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New England Revolution upsets Philadelphia Union, moves on in playoffs

New England Revolution upsets Philadelphia Union

CHESTER, PA. – The New England Revolution upsets the top seed as they advanced to the Eastern Conference Semifinals. It took a 2–0 victory against its longtime boogeyman, the Philadelphia Union, at Subaru Park on Tuesday night.

New England Revolution upsets Philadelphia Union, moves on in playoffs

In what is the defining upset so far in the MLS Cup Playoffs, the Revolution managed to knock out the Union, who entered Tuesday with a perfect 9–0–0 record in home games this year and had the league’s best defensive and overall points records during the regular season.

The Union were also prohibitive favorites because of their recent success against New England. Prior to Tuesday, Philadelphia had gone 10 straight competitive games — including five this calendar year — without a loss to the Revolution, a run that dated back to July 2017.

That streak is over and the Revolution will now take on Orlando City SC next Sunday for a chance to play in the Eastern Conference final.

“I think competing against [Philadelphia] all season has been tough because they’ve definitely had a better hand on us, but in the playoffs it doesn’t matter what seed you are,” said Revolution winger Tajon Buchanan, who scored the team’s second goal Tuesday night.

“These games are do or die. Today we won the bigger game.”

Revolution take two-goal lead and don’t look back

Only for a little while did Union look like they’d offer New England more of the same.

Brenden Aaronson cut down the right flank in the fifth minute and found Jamiro Monteiro free in the box for a clean look on goal, but Monteiro sent his shot whistling over the bar.

That was pretty much it from Philadelphia’s attack, which produced a series of first half giveaways that doomed the team in possession and struggled to get behind New England’s back line after the visitors established their two-goal lead.

New England’s first goal arrived in the 26th minute. Carles Gil sent a freekick from just outside box hurtling into the area with his left foot. Adam Buksa rose above his marker to meet the cross, then headed powerfully past an outstretched Andre Blake, who was named MLS Goalkeeper of the Year last week.

The Revolution put the nail in the proverbial coffin four minutes later. This time Gil orchestrated a goal by feeding a lethal pass to Buchanan off a counter-attack. Buchanan ran onto the feed, then zipped by Union defender Kai Wagner on the right side of the box before tucking a shot past Blake and inside the far post.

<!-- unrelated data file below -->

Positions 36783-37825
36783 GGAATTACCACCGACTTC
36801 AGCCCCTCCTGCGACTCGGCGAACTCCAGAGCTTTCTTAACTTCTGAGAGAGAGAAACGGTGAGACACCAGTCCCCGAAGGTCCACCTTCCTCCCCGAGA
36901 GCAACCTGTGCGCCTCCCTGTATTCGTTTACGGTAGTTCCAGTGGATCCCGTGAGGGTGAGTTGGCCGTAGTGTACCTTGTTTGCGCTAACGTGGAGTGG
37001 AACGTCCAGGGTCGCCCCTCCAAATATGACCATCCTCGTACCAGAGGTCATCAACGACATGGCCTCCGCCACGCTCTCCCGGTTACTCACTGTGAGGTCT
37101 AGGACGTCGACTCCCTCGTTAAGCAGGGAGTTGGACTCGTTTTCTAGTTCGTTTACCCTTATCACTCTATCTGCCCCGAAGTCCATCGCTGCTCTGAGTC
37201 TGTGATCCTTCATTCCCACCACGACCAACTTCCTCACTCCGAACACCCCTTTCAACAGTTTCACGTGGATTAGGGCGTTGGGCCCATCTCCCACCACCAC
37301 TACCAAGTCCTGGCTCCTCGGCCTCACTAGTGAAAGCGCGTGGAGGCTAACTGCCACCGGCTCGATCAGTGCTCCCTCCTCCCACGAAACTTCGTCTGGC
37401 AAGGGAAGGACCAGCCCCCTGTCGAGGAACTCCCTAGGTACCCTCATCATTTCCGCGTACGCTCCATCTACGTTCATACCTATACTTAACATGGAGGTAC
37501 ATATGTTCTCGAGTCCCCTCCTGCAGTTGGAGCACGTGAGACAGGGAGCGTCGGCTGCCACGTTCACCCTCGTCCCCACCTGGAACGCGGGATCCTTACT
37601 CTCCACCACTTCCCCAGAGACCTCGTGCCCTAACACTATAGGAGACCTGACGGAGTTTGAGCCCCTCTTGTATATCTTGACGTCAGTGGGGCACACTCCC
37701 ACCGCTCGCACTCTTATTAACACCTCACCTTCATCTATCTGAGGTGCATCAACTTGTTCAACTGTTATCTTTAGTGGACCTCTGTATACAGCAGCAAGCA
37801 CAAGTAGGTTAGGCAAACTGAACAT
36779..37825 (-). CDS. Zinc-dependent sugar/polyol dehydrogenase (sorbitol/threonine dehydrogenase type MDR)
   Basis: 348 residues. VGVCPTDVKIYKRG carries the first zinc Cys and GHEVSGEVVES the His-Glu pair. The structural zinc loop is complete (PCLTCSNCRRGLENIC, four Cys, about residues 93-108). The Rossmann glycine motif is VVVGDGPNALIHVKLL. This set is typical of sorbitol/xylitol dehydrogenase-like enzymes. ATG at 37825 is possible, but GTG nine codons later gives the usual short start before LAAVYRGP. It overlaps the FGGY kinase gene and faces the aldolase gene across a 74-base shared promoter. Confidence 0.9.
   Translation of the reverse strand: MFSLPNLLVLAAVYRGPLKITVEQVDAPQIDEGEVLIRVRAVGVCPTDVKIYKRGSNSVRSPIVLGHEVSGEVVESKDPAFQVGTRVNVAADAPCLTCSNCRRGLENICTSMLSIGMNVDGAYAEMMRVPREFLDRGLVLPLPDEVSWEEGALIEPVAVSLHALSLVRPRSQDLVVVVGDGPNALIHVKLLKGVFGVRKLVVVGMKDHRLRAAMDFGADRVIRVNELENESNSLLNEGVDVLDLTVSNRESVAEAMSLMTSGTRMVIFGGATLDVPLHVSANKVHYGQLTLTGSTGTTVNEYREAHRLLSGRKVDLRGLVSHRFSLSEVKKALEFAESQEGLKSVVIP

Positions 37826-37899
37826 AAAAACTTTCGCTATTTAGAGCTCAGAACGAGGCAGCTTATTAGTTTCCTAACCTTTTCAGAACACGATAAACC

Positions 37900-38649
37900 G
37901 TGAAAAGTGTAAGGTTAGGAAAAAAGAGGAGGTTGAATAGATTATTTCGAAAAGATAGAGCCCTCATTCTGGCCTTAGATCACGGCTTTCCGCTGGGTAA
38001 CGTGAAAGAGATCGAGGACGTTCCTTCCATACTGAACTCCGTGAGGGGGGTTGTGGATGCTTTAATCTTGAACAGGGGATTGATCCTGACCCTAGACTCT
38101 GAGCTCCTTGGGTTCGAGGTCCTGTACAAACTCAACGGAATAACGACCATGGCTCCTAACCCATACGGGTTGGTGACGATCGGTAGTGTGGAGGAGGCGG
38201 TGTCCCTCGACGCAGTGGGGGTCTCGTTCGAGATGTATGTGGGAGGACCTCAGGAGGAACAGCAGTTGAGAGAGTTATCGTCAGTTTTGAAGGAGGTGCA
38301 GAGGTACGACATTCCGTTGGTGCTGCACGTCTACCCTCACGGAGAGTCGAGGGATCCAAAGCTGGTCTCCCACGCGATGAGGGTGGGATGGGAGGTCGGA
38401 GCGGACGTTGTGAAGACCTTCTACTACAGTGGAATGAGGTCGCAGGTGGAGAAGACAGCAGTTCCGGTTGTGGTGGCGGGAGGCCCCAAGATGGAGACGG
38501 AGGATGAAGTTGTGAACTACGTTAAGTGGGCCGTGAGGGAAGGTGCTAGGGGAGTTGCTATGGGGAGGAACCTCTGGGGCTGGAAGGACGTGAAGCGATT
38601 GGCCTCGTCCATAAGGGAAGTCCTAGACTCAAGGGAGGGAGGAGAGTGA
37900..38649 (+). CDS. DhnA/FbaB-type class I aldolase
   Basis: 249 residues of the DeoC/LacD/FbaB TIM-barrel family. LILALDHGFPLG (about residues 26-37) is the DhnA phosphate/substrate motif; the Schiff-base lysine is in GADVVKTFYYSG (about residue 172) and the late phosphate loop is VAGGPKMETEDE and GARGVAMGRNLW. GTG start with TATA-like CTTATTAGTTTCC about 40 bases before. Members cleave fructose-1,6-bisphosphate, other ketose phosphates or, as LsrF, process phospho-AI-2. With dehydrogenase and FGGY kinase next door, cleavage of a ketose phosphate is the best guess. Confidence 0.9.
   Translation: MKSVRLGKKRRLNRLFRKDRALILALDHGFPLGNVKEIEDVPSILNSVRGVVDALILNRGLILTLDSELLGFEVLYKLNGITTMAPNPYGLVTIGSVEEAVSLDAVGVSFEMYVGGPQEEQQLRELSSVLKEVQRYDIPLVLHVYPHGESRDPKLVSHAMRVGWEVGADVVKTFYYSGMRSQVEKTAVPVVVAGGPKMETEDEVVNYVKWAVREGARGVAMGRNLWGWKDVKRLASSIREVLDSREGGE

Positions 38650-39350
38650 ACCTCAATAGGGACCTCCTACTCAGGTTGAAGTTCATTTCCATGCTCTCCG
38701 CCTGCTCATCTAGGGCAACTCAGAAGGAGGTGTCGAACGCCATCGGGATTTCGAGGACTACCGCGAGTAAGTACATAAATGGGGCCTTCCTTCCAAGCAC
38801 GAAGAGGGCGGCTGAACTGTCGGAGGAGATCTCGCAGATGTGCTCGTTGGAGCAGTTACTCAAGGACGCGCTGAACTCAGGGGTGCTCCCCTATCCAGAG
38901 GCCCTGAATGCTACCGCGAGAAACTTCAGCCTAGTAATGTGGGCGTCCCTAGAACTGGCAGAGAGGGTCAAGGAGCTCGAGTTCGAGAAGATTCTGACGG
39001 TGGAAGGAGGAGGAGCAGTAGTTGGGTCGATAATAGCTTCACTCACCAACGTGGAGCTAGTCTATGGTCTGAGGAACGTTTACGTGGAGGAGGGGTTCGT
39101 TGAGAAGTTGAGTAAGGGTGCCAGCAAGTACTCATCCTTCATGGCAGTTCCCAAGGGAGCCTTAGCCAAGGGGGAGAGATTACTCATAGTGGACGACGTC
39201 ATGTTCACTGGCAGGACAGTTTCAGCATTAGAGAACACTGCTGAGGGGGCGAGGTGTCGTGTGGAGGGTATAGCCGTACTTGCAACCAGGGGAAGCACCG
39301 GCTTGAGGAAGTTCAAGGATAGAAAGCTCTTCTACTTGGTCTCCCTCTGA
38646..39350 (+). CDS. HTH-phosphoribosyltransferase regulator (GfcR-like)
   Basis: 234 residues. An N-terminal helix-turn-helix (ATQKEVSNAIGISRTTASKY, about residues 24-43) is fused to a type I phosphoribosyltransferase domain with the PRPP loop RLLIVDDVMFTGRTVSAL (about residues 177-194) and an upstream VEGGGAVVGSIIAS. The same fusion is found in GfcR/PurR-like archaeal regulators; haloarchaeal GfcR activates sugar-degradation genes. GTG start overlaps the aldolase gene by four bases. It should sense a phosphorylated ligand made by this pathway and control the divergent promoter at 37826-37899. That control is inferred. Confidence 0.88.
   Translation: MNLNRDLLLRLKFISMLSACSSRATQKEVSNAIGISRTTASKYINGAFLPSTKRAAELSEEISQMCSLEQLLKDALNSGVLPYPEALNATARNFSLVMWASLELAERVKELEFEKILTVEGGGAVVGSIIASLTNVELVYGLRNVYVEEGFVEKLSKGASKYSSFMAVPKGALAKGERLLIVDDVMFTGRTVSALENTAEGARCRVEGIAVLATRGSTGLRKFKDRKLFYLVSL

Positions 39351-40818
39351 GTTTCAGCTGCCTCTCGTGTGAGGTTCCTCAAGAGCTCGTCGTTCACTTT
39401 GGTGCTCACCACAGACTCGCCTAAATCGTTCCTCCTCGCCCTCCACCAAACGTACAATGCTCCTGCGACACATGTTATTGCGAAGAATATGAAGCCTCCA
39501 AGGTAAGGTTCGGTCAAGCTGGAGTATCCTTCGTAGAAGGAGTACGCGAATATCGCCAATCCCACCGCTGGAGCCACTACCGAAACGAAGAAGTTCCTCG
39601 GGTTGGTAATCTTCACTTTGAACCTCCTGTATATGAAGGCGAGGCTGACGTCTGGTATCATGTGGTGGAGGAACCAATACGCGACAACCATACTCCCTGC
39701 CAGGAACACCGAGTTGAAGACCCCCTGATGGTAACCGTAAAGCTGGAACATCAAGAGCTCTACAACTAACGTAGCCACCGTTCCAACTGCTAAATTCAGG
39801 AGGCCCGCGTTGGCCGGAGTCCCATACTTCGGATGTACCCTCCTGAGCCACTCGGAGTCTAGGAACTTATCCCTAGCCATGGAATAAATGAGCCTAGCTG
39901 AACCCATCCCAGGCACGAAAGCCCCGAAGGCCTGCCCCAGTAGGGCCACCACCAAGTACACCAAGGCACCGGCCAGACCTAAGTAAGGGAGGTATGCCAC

“I think the second goal broke their spirit,” Revolution head coach/sporting director Bruce Arena said. “Obviously both goals are important.

“We knew they were going to fight all 90 minutes. We had to make it ugly in the second half, but we managed to do that and got the clean sheet.”

Don’t call New England underdogs

The “ugly” Arena referred to was a fierce and physical midfield battle that featured plenty of clashes, arguments, and screams from both sidelines.

Gil provided a rare piece of respite when his neat chip from outside the area clanged off the crossbar in the 52nd minute.

From there, New England dropped back most of its players and held on to defend. Philadelphia coach Jim Curtin tried to break the Revolution’s shell with a series of substitutions — first by bringing on Ilsinho at halftime and later adding Cory Burke and Anthony Fontana — but no breakthrough came.

“Andrew Farrell and Henry Kessler were rock solid,” said Revolution goalkeeper Matt Turner of New England’s center backs. “I’ve worked a lot harder for clean sheets, let’s just put it that way.”

The Revolution, which entered the post-season as the eight-seed in the Eastern Conference, cleared a significant hurdle by knocking out their longtime nemesis, which also happened to be the best team in the league during the regular season.

Now the club’s attention turns to its visit Sunday in Orlando, where it has never won a competitive game. That said, Arena wants no part of his team being called underdogs, even if some of his players are relishing being given that status.

“I never heard that word spoken once in the last five days, and I don’t think those kinds of comments motivate athletes at the professional level,” Arena said. “We knew what kind of game this was, we knew the strengths and weaknesses or our opponent, and I know what we’re capable of: We went into this game knowing we could win, and we did.

“Obviously it’s a very good performance against a team that had a great regular season…that was undefeated here in their home stadium. It’s a tremendous win. Now we somehow have to recover and get the team ready to play Sunday.”

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